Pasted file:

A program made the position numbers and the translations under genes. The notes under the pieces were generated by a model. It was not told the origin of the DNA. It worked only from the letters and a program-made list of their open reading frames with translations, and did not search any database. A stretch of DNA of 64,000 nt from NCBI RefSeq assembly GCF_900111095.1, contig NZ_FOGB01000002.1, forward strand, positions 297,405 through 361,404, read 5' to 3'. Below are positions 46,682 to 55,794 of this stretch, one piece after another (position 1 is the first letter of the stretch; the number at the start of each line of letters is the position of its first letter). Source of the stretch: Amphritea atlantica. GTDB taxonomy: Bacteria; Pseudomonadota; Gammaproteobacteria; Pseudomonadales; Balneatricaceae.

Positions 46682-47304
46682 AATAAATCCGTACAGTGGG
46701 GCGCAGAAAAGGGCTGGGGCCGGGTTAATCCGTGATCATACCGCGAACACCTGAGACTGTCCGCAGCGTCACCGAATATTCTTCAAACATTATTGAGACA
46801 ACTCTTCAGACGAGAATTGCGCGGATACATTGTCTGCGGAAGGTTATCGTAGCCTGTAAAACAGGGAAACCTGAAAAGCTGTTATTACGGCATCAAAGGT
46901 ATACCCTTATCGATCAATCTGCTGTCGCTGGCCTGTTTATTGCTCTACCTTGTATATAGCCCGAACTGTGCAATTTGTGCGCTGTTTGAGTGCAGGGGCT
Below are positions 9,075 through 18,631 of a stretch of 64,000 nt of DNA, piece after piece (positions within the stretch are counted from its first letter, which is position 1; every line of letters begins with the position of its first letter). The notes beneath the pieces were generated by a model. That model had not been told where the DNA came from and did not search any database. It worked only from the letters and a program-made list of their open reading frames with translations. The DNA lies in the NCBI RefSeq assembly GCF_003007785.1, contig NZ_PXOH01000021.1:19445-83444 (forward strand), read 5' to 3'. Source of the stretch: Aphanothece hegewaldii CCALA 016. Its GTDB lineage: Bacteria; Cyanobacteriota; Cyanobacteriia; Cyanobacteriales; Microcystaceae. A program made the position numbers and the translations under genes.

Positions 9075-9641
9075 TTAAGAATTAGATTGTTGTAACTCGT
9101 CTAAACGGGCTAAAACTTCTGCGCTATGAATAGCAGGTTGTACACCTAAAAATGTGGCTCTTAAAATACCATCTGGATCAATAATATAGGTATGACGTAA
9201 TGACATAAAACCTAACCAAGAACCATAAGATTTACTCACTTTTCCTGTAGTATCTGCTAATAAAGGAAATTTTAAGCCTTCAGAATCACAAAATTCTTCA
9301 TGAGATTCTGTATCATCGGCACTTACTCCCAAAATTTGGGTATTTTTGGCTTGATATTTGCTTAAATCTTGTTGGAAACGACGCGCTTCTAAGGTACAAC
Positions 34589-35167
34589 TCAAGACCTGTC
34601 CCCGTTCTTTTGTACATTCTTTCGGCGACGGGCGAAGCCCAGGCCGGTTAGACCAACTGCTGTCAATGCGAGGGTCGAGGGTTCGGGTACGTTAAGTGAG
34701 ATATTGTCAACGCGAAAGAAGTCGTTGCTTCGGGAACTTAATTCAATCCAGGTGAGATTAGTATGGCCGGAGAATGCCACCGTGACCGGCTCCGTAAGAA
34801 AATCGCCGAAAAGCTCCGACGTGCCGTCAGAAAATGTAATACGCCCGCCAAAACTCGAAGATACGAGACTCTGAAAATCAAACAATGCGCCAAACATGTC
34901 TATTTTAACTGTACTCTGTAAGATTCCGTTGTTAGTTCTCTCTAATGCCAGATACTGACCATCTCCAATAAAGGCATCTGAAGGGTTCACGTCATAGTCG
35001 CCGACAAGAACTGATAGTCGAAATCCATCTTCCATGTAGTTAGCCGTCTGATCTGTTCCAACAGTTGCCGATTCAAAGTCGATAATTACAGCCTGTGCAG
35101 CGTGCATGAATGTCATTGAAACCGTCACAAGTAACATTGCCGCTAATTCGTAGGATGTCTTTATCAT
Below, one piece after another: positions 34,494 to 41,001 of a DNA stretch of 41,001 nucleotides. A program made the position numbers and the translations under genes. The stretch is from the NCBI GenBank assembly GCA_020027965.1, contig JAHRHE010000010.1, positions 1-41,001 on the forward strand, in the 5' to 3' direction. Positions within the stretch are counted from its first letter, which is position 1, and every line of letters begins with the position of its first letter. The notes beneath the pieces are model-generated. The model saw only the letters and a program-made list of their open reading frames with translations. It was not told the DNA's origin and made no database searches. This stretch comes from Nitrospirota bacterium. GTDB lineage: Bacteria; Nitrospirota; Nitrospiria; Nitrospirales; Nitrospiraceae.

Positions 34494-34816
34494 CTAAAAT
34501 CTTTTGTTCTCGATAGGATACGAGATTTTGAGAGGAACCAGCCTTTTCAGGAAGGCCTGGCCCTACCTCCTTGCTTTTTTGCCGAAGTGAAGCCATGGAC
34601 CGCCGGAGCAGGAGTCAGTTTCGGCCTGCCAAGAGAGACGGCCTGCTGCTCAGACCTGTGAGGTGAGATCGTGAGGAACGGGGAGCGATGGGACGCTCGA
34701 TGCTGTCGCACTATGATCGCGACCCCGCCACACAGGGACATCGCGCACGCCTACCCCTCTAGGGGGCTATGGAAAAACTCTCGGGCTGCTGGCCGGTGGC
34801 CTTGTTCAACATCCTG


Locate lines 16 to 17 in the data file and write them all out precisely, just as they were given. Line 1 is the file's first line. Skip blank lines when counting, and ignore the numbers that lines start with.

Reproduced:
34701 ATATTGTCAACGCGAAAGAAGTCGTTGCTTCGGGAACTTAATTCAATCCAGGTGAGATTAGTATGGCCGGAGAATGCCACCGTGACCGGCTCCGTAAGAA
34801 AATCGCCGAAAAGCTCCGACGTGCCGTCAGAAAATGTAATACGCCCGCCAAAACTCGAAGATACGAGACTCTGAAAATCAAACAATGCGCCAAACATGTC